Cognitive impairment and dementia in Parkinson's disease: Practical issues and management

Authors

  • Murat Emre MD,

    Corresponding author
    1. Istanbul University, Istanbul Faculty of Medicine, Department of Neurology, Behavioral Neurology and Movement Disorders Unit, Istanbul, Turkey
    • Correspondence to: Dr. Murat Emre, Istanbul Tip Fakultesi, Noroloji ABD, Capa, Sehremini, 34093 Istanbul, Turkey; muratemre@superonline.com

    Search for more papers by this author
  • Paul J. Ford PhD,

    1. NeuroEthics Program, Department of Bioethics, Cleveland Clinic, Cleveland, Ohio, USA
    Search for more papers by this author
  • Başar Bilgiç MD,

    1. Istanbul University, Istanbul Faculty of Medicine, Department of Neurology, Behavioral Neurology and Movement Disorders Unit, Istanbul, Turkey
    Search for more papers by this author
  • Ergun Y. Uç MD

    1. Department of Neurology, University of Iowa, Iowa City, Iowa, USA
    2. Neurology Service, Veterans Affairs Medical Center, Iowa City, Iowa, USA
    Search for more papers by this author

  • Relevant conflicts of interest/financial disclosures: Nothing to report.

  • Full financial disclosures and author roles may be found in the online version of this article.

ABSTRACT

Cognitive impairment and dementia pose particular challenges in the management of patients with Parkinson's disease (PD). Decision-making capacity can render patients vulnerable in a way that requires careful ethical considerations by clinicians with respect to medical decision making, research participation, and public safety. Clinicians should discuss how future decisions will be made as early in the disease course as possible. Because of cognitive, visual, and motor impairments, PD may be associated with unsafe driving, leading to early driving cessation in many. DBS of the STN and, to a lesser degree, globus pallidus interna (GPi) has consistently been associated with decreased verbal fluency, but significant global cognitive decline is usually not observed in patients who undergo rigorous selection. There are some observations suggesting lesser cognitive decline in GPi DBS than STN DBS, but further research is required. Management of PD dementia (PDD) patients involves both pharmacological and nonpharmacological measures. Patients with PDD should be offered treatment with a cholinesterase inhibitor taking into account expected benefits and potential risks. Treatment with neuroleptics may be necessary to treat psychosis; classical neuroleptics, as well as risperidone and olanzapine, should be avoided. Quetiapine might be considered first-line treatment because it does not need special monitoring, although the strongest evidence for efficacy exists for clozapine. Evidence from randomized, controlled studies in the PDD population is lacking; selective serotonin reuptake inhibitors or serotonin-norepinephrine reuptake inhibitors may be used to treat depressive features. Clonazepam or melatonin may be useful in the treatment of rapid eye movement behavior disorder. © 2014 International Parkinson and Movement Disorder Society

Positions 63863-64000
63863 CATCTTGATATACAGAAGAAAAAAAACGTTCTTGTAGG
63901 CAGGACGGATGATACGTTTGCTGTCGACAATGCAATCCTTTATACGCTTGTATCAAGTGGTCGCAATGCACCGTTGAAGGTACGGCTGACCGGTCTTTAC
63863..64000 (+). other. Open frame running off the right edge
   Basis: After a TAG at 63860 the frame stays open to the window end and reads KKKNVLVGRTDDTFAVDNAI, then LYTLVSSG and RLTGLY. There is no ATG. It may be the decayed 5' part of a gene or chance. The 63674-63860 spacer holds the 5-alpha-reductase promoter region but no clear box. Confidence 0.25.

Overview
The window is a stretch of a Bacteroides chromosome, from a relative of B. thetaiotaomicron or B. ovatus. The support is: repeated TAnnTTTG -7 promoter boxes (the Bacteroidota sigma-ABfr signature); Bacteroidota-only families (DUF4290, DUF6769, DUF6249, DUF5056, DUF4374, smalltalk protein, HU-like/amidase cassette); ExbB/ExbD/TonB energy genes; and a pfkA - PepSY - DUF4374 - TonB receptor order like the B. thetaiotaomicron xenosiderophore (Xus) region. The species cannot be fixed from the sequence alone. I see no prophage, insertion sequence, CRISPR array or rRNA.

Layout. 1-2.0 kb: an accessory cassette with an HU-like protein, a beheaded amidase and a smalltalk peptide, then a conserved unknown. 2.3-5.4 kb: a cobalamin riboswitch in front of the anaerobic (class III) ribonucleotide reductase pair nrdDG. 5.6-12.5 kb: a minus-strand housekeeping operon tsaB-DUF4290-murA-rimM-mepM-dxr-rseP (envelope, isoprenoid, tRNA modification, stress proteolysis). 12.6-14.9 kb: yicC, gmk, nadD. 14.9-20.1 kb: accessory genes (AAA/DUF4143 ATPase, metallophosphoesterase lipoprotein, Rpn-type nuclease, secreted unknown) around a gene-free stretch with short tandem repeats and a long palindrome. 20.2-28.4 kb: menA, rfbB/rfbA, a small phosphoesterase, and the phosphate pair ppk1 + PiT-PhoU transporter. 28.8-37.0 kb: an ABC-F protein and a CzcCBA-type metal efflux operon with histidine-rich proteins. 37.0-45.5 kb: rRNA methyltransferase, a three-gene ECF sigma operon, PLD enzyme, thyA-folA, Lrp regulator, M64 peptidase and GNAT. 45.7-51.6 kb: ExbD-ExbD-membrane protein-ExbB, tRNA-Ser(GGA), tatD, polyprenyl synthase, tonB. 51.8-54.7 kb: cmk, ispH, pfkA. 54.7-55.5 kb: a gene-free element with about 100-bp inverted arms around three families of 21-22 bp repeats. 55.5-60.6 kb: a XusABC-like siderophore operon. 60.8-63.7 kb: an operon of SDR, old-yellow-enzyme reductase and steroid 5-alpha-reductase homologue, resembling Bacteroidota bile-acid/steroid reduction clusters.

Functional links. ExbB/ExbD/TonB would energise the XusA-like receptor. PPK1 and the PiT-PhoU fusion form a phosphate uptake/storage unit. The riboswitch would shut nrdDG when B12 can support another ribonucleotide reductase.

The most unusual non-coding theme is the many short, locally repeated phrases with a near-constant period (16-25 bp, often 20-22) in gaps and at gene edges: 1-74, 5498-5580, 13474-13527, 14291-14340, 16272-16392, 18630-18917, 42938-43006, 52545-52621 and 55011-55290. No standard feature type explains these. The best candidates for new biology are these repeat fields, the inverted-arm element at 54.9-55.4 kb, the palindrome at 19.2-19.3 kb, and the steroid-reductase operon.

Ancillary